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In the past decade there have emerged several books that have spoken about the crisis in American higher education. However, what this crisis is and how do institutions best address it remains uncertain.1 For example, some critics have followed the concerns laid out in the Spellings Commission’s 2006 Report, A Test of Leadership, that find the American workforce is increasingly…

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The problem with reforms is that they almost always are thinly-veiled programs of revolutionary action. Sold as corrections of abuses, reforms generally aim to subvert existing institutions and replace them with the latest plan to achieve Progress through centralized planning. Our society’s transformation from one of dedication to family, faith, and freedom to one of individualism and dependence in the…

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Timelessness of Proust: Reflections on In Search of Lost Time. Charles R. Embry and Glenn Hughes, eds. South Bend, IN: St. Augustine’s Press, 2019.
 
This volume offers a philosophical-spiritual viewpoint that complements with its insights the masses of literary studies published on the work of Marcel Proust for over at least a hundred years. Much of it focuses on the narrator…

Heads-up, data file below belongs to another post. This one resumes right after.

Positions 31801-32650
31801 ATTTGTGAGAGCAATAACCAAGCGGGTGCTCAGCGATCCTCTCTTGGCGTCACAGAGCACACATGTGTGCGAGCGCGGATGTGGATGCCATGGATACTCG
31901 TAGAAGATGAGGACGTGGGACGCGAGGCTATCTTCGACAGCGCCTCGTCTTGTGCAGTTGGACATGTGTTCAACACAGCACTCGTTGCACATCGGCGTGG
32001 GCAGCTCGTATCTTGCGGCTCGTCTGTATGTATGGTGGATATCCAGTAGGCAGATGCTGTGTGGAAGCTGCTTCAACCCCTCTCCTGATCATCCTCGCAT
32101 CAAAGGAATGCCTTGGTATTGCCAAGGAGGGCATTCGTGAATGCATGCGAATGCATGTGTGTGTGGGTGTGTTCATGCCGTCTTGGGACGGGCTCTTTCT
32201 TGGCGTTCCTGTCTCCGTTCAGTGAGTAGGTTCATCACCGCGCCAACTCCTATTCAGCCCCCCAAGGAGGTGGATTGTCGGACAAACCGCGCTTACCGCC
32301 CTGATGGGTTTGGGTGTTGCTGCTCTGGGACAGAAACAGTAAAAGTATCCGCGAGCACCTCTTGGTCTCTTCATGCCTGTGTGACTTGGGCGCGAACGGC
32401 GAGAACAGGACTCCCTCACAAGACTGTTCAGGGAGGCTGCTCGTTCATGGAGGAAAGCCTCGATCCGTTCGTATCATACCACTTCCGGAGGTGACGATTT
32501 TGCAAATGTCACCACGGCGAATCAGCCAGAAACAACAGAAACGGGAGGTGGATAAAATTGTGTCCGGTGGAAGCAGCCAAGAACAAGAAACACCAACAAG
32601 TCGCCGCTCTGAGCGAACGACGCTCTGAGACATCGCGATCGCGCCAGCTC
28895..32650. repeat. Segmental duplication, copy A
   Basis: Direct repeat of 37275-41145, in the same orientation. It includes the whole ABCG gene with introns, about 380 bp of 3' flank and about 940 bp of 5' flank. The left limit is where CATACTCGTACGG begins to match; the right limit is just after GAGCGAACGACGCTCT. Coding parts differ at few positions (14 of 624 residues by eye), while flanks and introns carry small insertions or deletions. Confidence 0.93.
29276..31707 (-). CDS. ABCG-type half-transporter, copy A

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In a democracy, we get the politicians we deserve. Apparently we deserve many leaders, but no statesmen. We may be happy or unhappy about the policies a politician promotes, and we may vote this way or that depending on who we think will best promote our interests. No one today, however, seems very happy about the personal caliber of our…

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Unlike other disciplines in the humanities, American political science since the 1950s has been concerned with establishing a scientific identity, drawing from the philosophy of logical positivism to establish empirical models to explain political behavior.[1] This “behavioral revolution” in the discipline reconceived science as a process of building definitions and taxonomies upon observed experience and moving from description to eventual…